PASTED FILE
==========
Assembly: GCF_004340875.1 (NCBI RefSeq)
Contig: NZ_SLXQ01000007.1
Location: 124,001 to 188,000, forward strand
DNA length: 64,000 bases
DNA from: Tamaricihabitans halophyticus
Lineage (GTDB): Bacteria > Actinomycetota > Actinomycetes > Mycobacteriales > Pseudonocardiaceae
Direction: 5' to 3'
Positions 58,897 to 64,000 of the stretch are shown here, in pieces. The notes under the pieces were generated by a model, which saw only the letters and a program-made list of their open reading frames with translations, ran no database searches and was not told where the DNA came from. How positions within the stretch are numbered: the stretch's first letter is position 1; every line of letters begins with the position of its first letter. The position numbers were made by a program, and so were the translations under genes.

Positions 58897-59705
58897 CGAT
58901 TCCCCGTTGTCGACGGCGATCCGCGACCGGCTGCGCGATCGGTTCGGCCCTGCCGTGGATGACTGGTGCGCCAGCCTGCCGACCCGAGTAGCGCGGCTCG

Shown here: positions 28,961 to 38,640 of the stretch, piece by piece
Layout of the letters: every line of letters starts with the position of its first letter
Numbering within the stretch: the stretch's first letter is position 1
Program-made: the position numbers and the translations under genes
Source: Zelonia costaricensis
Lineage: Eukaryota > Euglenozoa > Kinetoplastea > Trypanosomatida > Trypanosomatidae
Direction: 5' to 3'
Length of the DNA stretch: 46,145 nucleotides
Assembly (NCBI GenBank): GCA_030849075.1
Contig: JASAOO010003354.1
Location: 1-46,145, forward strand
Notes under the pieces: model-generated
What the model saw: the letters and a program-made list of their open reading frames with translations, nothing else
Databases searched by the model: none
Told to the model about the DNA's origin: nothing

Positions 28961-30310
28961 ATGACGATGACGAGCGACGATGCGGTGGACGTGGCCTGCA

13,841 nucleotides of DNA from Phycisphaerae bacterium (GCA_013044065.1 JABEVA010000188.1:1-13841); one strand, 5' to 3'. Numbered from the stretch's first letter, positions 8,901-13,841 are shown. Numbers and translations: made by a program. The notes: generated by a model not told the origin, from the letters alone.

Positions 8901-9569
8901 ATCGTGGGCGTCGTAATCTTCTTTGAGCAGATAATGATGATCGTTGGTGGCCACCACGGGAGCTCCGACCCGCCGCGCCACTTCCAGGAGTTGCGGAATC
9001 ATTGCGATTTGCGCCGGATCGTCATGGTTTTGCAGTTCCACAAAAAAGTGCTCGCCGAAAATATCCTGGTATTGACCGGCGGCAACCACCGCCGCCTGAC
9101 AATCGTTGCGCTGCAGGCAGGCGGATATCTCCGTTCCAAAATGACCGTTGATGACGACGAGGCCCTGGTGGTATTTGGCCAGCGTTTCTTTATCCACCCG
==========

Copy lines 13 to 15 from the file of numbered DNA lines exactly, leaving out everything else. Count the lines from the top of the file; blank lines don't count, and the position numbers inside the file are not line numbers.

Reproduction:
Layout of the letters: every line of letters starts with the position of its first letter
Numbering within the stretch: the stretch's first letter is position 1
Program-made: the position numbers and the translations under genes